Sep 17, 2009 12:50 PM GMT
.Mary Travers, a striking figure of power and glamour in the early-1960s folk music movement, died Wednesday at Danbury Hospital in Connecticut after suffering from leukemia for several years. She was 72.
She was best known as the blond with the bangs who commanded the middle microphone with Peter, Paul and Mary, a trio that brought folk music from coffeehouses to top-40 radio.
They also gave much of America its first taste of the young Bob Dylan by helping to turn his "Blowin' in the Wind" into a national anthem.
The group reunited several years ago to begin touring, and Travers performed with them until a few months ago, even when she needed assistance on stage.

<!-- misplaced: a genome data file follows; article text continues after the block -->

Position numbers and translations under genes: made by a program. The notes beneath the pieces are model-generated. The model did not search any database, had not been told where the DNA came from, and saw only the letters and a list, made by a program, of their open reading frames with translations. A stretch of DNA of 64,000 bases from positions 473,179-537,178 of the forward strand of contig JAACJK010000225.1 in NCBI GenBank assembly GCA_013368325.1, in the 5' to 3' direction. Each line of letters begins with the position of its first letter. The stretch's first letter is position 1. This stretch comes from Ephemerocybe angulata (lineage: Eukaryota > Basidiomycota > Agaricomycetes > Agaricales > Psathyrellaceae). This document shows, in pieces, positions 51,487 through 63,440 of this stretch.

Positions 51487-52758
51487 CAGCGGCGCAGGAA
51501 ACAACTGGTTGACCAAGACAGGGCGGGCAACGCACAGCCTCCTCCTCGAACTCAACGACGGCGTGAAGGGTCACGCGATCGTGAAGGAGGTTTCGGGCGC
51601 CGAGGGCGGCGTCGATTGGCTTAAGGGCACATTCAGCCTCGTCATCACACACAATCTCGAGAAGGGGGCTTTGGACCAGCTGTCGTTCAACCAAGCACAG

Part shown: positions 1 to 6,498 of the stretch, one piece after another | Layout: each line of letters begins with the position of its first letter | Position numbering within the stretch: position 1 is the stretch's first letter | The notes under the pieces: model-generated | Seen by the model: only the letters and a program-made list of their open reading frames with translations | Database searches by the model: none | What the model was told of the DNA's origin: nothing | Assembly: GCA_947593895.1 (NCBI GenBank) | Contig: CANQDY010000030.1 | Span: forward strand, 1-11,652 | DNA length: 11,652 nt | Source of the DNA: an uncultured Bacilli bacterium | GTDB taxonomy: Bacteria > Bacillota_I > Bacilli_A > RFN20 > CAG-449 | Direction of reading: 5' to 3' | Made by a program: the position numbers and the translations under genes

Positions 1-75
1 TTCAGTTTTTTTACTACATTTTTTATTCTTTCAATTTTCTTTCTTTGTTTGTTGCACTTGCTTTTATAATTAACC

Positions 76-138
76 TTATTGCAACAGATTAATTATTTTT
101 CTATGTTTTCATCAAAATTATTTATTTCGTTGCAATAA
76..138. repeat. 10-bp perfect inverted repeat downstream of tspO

Travers, like Paul Stookey and Peter Yarrow, saw folk music both as an art and as an instrument for change. They sang a number of sociopolitical songs, which Travers later defended.
"I'm not sure I want to be singing 'Leaving on a Jet Plane' when I'm 75," she said in one interview. "But I know I'll still be singing 'Blowin' in the Wind.' "
She was born in Louisville, Ky., but grew up in Greenwich Village and came up through the New York coffeehouse circuit, singing on her own before she was put together with Stookey and Yarrow by famed manager Albert Grossman, who also managed Dylan.
The trio took considerable criticism from fellow folk singers for developing a sound that some considered too "commercial" and not "authentic" enough.
Travers always strongly defended the trio's sound, saying that they were in the folk tradition by making music accessible to everyone, not just academic collectors.
Peter, Paul and Mary were inducted into the Sammy Cahn Songwriters Hall of Fame in 2006. Travers is survived by two daughters.
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